My Daddy: My First and Forever Hero
Editor’s note: Melissa wrote this piece for herself several years ago and first shared it with friends in December of 2012 - shortly after Officer Tommy Decker of Cold Spring Police Department was killed. She recently came across it again and felt compelled to share it in our private Facebook Group as a show of support to the family of retired Sgt. Jerry Larson of the Minneapolis Police Department on the eve of his funeral.
Every time I read about a police officer’s death, my throat tightens and my eyes water.
It is an involuntary reaction.
As a dispatcher, I have heard death, destruction and despair that most people don’t and wouldn’t want to see or hear.
Still, a cop’s death touches the little girl deep inside me who will never be able to face the fragility of her own father’s life.
You see, my dad is a cop.
He started his career in law enforcement before I was born. I have never known anything else. My dad, to me, has simply always been a cop. As a child, having a policeman for a dad meant hearing his portable in the house at all hours. It meant seeing his squad car parked in our driveway. It sometimes meant not seeing him for a couple days in a row, because he was working on a big case.
As I grew up, having a cop for a dad meant other things too. It meant all the kids at school treated you a little "different". It meant dad wasn't always able to make it to my hockey game, or my choir concert, because he was on nightshift.
As I grew into adulthood, there was never a doubt as to what my career path would be. I wanted to help people, I wanted a job with a purpose...I wanted to follow in the family footsteps. As I got older and started my career, Dad and I started to swap stories of the days work, asking questions only he would ask. If I ever have a "bad" day at work, he's my first call. He 'gets' it.
But there is one thing I can't talk to him about...no matter how often we hear about it...the death of a police officer.
Even writing those words now, I have to swallow back the constricting feeling I have in my throat and blink away even the possibility of moisture in my eyes.
I hear about the death of a police officer and I instantly think of that officer’s family. I think of that officer’s husband or wife. I think of that officer’s mother and father. I think of that officer’s brothers, sisters, aunts, uncles and friends.
When I think of those people, they are not faceless. When I imagine those people, I see the faces of our family and our friends.
And then when I inevitably think of that officer’s children I see my siblings' face and my own face, looking back at me from a mirror.
I see tears in our eyes, and I imagine the infinite emptiness that has come and will stay.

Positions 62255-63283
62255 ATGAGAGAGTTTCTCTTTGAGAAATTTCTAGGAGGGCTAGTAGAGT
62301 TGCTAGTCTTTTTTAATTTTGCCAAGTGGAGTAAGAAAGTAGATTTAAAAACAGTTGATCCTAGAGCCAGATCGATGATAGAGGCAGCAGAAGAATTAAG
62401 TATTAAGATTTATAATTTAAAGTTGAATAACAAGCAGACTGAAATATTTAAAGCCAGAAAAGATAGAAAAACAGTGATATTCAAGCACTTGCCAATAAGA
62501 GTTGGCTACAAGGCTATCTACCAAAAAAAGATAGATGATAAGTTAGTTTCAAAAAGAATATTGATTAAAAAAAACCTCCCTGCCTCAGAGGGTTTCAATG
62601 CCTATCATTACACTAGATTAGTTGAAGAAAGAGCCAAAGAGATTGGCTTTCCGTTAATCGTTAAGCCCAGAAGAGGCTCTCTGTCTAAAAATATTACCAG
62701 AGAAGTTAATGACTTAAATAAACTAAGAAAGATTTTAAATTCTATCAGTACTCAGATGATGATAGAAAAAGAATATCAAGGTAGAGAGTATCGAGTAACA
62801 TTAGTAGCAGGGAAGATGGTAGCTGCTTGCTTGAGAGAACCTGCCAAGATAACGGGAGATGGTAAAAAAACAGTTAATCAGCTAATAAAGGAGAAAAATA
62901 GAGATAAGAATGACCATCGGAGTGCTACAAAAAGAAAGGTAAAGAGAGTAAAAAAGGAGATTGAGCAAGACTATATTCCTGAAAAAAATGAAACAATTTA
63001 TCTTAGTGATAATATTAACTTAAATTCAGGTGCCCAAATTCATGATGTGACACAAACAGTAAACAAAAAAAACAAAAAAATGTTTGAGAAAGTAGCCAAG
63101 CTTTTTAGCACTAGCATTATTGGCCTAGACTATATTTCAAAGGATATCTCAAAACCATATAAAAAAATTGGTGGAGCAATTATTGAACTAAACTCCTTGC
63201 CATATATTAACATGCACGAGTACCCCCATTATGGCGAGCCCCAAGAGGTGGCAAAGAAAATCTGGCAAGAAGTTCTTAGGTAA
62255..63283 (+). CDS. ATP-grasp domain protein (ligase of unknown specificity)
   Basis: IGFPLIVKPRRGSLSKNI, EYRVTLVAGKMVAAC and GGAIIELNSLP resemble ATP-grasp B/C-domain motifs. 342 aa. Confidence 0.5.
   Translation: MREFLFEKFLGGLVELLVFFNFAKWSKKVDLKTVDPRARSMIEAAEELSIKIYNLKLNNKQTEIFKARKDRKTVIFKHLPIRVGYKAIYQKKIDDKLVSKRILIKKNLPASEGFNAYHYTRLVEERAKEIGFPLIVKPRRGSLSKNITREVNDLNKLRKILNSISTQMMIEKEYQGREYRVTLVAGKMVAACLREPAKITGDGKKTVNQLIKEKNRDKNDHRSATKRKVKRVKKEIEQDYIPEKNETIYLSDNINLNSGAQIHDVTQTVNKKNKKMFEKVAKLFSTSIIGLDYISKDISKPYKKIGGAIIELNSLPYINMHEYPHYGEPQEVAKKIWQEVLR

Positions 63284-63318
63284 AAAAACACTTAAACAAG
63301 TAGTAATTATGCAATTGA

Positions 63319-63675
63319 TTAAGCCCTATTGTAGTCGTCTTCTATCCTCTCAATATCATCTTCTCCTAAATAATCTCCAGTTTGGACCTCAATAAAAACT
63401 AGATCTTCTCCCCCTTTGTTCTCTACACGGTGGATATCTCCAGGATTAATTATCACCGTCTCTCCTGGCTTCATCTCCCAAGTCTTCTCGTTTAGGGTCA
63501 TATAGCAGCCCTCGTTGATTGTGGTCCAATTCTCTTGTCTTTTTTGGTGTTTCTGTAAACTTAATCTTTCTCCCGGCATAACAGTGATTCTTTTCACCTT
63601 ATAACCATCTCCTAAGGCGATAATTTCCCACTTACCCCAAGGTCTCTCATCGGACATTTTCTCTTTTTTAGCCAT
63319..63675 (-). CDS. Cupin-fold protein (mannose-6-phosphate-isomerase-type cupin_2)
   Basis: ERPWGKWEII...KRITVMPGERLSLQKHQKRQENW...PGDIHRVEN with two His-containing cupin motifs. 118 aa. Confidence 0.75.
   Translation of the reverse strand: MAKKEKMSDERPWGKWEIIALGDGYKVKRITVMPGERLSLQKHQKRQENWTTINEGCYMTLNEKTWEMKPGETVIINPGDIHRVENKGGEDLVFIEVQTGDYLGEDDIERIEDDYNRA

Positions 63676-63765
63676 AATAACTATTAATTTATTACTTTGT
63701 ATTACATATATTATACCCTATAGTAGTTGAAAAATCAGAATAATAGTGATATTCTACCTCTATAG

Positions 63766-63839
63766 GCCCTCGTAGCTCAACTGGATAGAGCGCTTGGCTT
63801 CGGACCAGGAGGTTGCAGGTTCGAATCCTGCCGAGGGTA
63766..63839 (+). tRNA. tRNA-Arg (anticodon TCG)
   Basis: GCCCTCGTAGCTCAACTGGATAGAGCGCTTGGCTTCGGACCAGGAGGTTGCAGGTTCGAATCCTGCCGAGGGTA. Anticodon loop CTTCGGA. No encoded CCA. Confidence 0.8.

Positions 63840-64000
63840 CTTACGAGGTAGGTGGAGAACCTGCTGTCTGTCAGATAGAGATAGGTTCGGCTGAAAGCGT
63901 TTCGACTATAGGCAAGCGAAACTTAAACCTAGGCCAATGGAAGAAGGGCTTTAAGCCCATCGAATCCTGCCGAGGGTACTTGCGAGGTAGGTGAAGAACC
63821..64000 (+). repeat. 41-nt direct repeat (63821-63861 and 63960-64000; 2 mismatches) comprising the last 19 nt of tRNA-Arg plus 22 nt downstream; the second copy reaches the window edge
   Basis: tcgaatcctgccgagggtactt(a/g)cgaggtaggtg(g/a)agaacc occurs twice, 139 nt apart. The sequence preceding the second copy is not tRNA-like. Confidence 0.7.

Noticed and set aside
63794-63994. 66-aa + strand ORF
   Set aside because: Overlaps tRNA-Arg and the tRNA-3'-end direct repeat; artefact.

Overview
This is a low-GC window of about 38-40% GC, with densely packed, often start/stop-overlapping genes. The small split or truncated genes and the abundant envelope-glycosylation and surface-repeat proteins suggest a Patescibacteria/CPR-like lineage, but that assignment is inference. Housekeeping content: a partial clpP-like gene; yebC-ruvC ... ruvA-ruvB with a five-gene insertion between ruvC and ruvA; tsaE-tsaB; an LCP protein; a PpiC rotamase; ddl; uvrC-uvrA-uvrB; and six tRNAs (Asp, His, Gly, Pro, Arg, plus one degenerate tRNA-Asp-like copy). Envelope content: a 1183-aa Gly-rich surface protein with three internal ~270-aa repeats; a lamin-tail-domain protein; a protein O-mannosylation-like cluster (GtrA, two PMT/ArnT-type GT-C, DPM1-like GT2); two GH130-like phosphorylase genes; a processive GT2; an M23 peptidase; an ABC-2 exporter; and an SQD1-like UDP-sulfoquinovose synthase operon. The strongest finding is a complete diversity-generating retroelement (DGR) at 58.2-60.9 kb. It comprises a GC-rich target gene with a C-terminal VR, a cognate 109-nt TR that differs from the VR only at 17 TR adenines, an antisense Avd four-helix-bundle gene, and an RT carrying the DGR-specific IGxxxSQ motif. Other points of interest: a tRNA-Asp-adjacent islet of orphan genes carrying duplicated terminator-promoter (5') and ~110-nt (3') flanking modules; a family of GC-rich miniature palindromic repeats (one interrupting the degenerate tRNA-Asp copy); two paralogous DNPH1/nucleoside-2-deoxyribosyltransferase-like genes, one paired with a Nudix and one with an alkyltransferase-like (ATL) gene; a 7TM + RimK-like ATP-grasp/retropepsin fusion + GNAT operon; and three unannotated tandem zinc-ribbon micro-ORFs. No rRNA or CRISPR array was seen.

I cannot bear those images. When I think of other families feeling that, and not just imagining it as I am, my very soul aches.
I talk for a living, and I am honestly unable to find words to explain how deep this pain goes. Police officers literally put on their bullet proof vests and then put their lives at risk every single day. They don’t ask for thanks (and 90% of the time they don’t get it). They just do their jobs.
I know there are some bad cops out there. But I believe with all my heart those cops are one-in-a-million. Every cop I have ever known (and I’ve known hundreds) has wanted simply to protect their neighbors.
That’s all my dad wants to do.
My dad is now in his late forties and he continues to absolutely love and thrive off of his job.
When a cop is killed in a chase with a bad guy....
When a cop is killed in a car accident...
When a cop is murdered in cold blood...
...I think of my dad, being fortunate over the years to come home safely to my mom, me and my siblings.
The logical part of my brain knows my dad is mortal. But the wide-eyed 5-year-old that lives deep inside me doesn’t understand what that truly means. That little girl refuses to understand. My daddy is immortal. He is made of steel. He will keep ‘saving the world’ forever.
Every time a cop is killed, I am forced to face the reality that no matter how much of a superhero my dad is, he is at risk and he is in danger constantly. I am also forced to face the reality that there will come a day when I will have to mourn the loss of my dad, my first hero.
I just pray that when that day comes, it is at the end of a happy, fulfilled, and long life.
That is what every good police officer deserves.
My prayer, not just for our family, but for all law enforcement families everywhere, is that no little girl anywhere should lose her superman until they are both old and gray and it is truly time for him to go.
About the writer: Mel has been a 9-1-1 dispatcher for 13 years. She has been with her Law Enforcement Officer for just over a year and they will be getting married in October 2018. Her LEO has two beautiful children and they also have two spoiled rotten dogs - a 5 yr old yellow lab and an 8 month old American Bulldog. When they are not working, they spend their time with the dogs at the dog park or at the lake.
Mel currently serves Backing the Blue Line as the Fallen Officer Memorial Rose Committee Sub-Chair and the Carlton County Regional Blue Angel.
About Backing the Blue Line: The Fallen Officer Memorial Rose Committee preps and hands out our signature blue roses at all Line of Duty death funerals and delivers bouquets of the roses to all non-line of duty death funerals and to the handlers of all current or retired police K9s who cross the rainbow bridge. If you ever hear of the death of a police officer or K9 - PLEASE let us know so we can get a bouquet of blue roses to the survivors. We want to provide for everyone, but if we don't know about it, we can't! So please be our eyes & ears!
If you are married to a MN law enforcement officer or in a committed, long term relationship with one, we invite you to become a member of Backing the Blue Line.